Another example: "Vivian laid her wineglass down on the coffee table and took a small handful of peanuts in her right hand. She opened her hand and studied the peanuts for what seemed like a minute before choosing one" (93); “Vivian plucked a single peanut from the bowl and held it between her thumb and forefinger and studied it for a while. […] Vivian put that peanut—no, placed that peanut—on her tongue and slowly closed her lips” (98). NO ONE EATS PEANUTS LIKE THAT. It was at this point I began to feel sick. I was ready for Margaret, whom I believe was my favorite, to slap her in the face and knock those peanuts to the floor. Once again, through physical movements and signals, Vivian is taking the heat of the crime off of her and attempting to get the focus on her sexuality.
How Did This Help My Writing?
I have a little trouble creating a villain that doesn't come straight from a cookie cutter. It was so great to watch how Vivian began as an au pair, a character who wasn't mentioned much in the beginning, to a character who became front and center in Branwell and Connor's mission to show the truth of what happened to Nikki. It was Vivian's motions, rather than her words, that made her seem like a predator. These slow motions of having Connor light her cigarette, or how she treated Branwell in regards to the Jack-and-Jill bathroom in Branwell's home, showed that actions read more loudly than dialogue.
Konigsburg tackled scenes that allowed me to challenge my own writing. There is a particular scene where it is revealed that Vivian truly does use her sexuality to control Branwell. This scene was a difficult one to digest. I can only imagine attempting to write it as tastefully, yet honestly, as Konigsburg did. How Vivian acts when being watched versus how she acts when she thinks she is not, plays into the recurring messages that all is not as it seems. When Branwell finally speaks and reveals who Vivian truly is, I was ready with my pitchfork and torch to attack. Vivian was definitely a character I loved to hate.
Do I Recommend This?
Whether it's for pleasure or an assignment, Konigsburg has painted a captivating picture of two friends from worlds that children don’t read about often. It has become the norm for kids to talk in text lingo or pepper sentences with expletives, however these two boys enjoyed using larger words that needed to be defined. This would be a great read for a middle school or early high school student and is loaded with juicy words that sometimes Connor unveils for readers, but other times it is up to the reader to thirst for more and pull out Webster's.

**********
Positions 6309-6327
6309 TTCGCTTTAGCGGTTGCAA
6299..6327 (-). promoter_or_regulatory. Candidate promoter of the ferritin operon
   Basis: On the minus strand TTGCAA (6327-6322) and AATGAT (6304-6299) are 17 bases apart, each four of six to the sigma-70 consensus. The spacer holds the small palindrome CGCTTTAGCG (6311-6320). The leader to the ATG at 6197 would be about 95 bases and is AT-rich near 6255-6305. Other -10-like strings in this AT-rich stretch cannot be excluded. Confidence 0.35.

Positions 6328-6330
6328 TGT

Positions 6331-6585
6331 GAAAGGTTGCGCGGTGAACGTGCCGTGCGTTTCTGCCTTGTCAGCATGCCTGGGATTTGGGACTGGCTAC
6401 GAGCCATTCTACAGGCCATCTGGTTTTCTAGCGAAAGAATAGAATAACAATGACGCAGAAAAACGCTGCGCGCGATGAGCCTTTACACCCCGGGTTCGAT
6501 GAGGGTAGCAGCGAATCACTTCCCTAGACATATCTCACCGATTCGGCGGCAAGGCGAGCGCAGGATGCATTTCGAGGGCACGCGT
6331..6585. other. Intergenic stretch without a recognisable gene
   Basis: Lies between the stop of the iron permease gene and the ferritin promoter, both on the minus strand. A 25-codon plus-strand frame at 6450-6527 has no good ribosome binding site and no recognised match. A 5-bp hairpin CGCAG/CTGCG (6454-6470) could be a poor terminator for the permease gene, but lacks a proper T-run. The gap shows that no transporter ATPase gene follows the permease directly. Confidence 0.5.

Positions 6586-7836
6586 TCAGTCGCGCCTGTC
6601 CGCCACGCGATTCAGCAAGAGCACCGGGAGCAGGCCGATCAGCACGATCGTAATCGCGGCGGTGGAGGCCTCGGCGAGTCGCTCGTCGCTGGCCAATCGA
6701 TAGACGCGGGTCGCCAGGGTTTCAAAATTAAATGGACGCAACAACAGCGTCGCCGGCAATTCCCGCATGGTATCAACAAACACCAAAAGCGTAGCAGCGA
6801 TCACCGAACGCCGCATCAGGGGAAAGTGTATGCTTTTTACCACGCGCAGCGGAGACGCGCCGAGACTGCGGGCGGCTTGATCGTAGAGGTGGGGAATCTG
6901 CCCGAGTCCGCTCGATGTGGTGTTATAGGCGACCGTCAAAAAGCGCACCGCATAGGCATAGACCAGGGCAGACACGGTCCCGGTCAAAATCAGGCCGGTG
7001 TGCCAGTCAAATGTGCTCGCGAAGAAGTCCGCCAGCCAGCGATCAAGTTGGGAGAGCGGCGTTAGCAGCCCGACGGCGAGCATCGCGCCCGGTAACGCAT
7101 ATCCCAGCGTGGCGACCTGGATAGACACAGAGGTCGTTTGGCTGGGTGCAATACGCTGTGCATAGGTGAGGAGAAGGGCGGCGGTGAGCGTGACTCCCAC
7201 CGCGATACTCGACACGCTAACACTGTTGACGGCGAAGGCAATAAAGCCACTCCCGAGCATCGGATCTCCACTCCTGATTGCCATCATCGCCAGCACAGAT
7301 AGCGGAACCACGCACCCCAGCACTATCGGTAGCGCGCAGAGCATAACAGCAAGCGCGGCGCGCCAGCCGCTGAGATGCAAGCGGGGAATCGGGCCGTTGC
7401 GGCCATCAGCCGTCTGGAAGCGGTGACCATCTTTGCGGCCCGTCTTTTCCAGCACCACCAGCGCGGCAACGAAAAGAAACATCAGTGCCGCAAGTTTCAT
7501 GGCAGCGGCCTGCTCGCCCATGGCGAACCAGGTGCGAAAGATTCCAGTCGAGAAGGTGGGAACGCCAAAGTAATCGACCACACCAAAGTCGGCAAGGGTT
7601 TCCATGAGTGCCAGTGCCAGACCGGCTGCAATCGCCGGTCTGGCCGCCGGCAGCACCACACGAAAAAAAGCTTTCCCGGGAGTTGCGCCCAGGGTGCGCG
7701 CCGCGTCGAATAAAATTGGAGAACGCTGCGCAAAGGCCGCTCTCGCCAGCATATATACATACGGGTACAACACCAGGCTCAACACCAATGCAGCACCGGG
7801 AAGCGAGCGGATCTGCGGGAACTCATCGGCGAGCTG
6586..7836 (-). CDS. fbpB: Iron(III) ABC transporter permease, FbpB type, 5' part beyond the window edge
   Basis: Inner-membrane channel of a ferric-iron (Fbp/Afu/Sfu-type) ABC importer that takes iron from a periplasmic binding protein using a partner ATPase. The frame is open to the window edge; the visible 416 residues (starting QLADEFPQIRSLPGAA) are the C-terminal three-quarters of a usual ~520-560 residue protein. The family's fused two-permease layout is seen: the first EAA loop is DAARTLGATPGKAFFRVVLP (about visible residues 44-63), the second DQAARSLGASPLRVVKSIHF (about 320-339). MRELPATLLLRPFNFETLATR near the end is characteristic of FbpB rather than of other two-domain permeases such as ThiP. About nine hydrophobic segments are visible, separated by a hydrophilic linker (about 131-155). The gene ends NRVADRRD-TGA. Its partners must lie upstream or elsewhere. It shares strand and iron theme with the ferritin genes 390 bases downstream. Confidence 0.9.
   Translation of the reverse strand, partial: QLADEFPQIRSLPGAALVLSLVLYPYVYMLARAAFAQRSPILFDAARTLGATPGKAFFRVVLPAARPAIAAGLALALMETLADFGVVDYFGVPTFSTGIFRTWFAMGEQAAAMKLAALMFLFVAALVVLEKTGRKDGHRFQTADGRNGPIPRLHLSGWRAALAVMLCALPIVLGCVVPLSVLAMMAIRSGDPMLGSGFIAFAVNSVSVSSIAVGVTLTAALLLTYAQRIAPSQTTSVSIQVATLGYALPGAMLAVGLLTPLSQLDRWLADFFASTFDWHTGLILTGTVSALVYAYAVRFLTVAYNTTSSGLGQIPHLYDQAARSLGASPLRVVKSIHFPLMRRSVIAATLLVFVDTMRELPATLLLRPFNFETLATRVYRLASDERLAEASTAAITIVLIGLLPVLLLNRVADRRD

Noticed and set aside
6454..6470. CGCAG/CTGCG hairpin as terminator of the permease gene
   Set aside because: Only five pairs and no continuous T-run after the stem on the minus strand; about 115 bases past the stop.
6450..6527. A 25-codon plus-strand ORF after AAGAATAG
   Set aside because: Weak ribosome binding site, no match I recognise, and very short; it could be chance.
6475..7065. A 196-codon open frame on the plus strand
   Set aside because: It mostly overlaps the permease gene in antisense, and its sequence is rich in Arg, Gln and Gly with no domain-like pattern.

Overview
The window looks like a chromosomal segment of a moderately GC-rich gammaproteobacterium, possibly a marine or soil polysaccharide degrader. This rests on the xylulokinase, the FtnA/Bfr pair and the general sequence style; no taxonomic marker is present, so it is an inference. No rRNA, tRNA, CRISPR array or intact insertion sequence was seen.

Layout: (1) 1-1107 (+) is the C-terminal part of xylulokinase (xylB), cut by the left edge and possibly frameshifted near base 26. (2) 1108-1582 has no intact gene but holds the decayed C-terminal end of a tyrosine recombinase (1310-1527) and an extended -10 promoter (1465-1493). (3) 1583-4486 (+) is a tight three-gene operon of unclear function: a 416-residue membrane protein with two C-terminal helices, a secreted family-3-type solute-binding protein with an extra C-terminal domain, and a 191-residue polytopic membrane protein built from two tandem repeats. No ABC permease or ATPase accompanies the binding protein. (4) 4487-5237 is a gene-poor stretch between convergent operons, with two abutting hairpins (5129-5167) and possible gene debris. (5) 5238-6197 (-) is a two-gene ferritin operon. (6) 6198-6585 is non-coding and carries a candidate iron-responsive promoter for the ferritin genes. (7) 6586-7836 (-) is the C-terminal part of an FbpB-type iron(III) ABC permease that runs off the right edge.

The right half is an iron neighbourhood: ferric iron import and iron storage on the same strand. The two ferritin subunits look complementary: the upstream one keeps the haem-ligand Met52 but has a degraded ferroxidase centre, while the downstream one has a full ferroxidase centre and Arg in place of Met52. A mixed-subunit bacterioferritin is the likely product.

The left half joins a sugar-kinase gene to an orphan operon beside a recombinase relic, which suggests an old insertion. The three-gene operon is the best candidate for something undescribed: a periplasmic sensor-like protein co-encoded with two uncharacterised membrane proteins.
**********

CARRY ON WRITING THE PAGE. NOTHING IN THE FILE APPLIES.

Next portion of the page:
Using the Techniques in Your Writing
Think of someone you love to hate and use them as the basis for a character. Change the character's age, gender, and identifying details. Come up with a situation where the character's true colors are revealed through subtle actions.
A recent release, Deep in the Meadows by Lisa M. Cronkhite, has a character you may love to hate. Read it online and tell us which character or characters you thought were creepiest and you'll win a chance to get a free Leap Book.
ABOUT THE BLOGGER
Courtney Warren is a writer for her local newspaper, as well as a graduate student at Hollins University where she is pursuing a degree in Children’s Literature. She has a bachelor’s degree from Delta State University, the home of the Fighting Okra (which she is incredibly proud of). She loves to read just about anything placed on the shelves but has a special place in her heart for the Harry Potter series.
When she is not writing about herself in third person, she loves to write stories about middle schoolers with spunky attitudes who intend to save the world, as well as drinking Earl Grey tea from a very prissy teacup.
Check out her blog, Tea, the Spirit, & a Pen.